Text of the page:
NG 900/9-3 Alternator Replacement

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The Bosch alternator used in the NG900 is supposed to last 100-150k miles, but driving conditions can shorten its life just like any other part.




The alternator is located on the back side of the engine. The alternator pulley is the third from the top, below the upper idler pulley and the tensioner. The Haynes manual for RHD cars recommends removing the alternator "via the right-hand wheel arch" (fender), but this turns out to be impossible on LHD cars. I removed mine straight up between the engine and the strut tower brace.

Airbox and Serpentine Belt

See Fig. 1 The following were removed first to get good access to the tensioner and upper alternator bracket:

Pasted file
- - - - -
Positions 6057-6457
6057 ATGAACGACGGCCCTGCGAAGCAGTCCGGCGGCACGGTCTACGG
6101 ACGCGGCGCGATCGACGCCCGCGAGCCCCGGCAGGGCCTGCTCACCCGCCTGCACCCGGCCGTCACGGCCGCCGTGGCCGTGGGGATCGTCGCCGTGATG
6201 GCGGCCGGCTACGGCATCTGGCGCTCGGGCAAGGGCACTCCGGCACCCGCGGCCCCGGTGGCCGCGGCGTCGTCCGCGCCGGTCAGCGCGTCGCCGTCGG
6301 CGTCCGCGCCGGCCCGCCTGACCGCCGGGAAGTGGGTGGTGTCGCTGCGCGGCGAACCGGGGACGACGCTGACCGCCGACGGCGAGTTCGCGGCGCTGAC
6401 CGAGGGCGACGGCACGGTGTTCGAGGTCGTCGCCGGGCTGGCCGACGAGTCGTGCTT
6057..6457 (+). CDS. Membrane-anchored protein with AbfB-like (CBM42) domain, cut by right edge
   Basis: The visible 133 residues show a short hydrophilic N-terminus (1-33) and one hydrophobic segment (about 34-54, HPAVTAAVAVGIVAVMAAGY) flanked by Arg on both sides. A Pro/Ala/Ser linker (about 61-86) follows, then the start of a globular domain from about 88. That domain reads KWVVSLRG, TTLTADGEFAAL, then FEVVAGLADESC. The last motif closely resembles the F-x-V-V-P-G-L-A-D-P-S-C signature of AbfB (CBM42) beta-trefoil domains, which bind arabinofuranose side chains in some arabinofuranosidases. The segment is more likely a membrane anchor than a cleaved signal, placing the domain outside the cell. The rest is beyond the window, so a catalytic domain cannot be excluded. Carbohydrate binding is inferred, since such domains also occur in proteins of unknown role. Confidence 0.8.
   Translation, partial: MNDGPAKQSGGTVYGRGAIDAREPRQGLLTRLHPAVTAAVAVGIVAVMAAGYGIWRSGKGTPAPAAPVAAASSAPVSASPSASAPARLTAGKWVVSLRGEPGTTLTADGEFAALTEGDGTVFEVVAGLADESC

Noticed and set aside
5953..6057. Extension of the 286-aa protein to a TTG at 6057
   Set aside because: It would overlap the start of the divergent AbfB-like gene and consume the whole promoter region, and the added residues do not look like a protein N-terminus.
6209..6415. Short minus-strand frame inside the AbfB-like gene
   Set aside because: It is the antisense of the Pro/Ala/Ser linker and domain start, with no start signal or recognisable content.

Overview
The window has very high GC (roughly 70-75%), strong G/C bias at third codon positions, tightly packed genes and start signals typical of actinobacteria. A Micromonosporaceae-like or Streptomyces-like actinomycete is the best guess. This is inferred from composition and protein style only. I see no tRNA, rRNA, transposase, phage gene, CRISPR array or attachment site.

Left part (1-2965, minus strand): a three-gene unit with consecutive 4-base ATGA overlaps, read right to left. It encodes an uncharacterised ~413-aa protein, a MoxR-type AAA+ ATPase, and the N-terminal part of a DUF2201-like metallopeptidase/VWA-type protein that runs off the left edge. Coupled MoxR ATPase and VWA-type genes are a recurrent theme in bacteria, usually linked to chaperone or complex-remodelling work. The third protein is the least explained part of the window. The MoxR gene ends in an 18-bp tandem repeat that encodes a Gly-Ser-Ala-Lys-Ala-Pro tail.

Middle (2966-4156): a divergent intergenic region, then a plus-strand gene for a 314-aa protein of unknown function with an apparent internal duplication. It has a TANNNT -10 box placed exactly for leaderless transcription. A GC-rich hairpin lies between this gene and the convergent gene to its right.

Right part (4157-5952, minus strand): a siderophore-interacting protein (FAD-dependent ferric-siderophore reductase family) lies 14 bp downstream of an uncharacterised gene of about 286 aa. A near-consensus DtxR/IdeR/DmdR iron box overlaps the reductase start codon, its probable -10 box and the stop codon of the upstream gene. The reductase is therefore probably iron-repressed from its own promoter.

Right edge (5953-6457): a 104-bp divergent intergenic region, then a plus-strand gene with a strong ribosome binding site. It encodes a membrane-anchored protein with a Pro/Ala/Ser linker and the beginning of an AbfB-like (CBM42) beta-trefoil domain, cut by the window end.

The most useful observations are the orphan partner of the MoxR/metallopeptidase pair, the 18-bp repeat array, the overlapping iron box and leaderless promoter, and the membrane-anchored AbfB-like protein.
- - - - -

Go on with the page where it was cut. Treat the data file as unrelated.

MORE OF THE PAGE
• Air filter housing
  • Serpentine belt
  • Upper idler pulley
Fig. 1 - Airbox and Serpentine Belt

Crankshaft Access Panel

See Fig. 2 The lower mounting bracket and bolt are to the left of the crankshaft pulley.

  • Car was jacked up in front and supported on stands
  • Front passenger wheel removed
  • Crankshaft access panel removed
Fig. 2 - Crankshaft Access Panel

Strut Tower Area

See Fig. 3 To make room to pull the alternator straight up, the following was disconnected and moved aside

  • Cruise control box wire connector (not cable)
  • Purge valve inlet hose
  • IAC valve inlet hose
  • MAP sensor cable (not the vacuum hose)
Fig. 3 - Strut Tower Area


See Fig. 4 The idler pulley, belt tensioner, and upper alternator bolt attach to the same bracket at the top of the engine.

The tensioner is attached by a long allen-type bolt in the center of the spring arm, shown in the locked position.

The upper alternator bolt is hidden behind the tensioner arm. The lower bolt would be attached to a second bracket in the car which also goes around the left drive shaft.

Tensioner and alternator bolts are identical. Liquid Wrench or PB Blaster must be used on both ends of the bolts to get them loose safely.

Fig. 4 - Alternator Components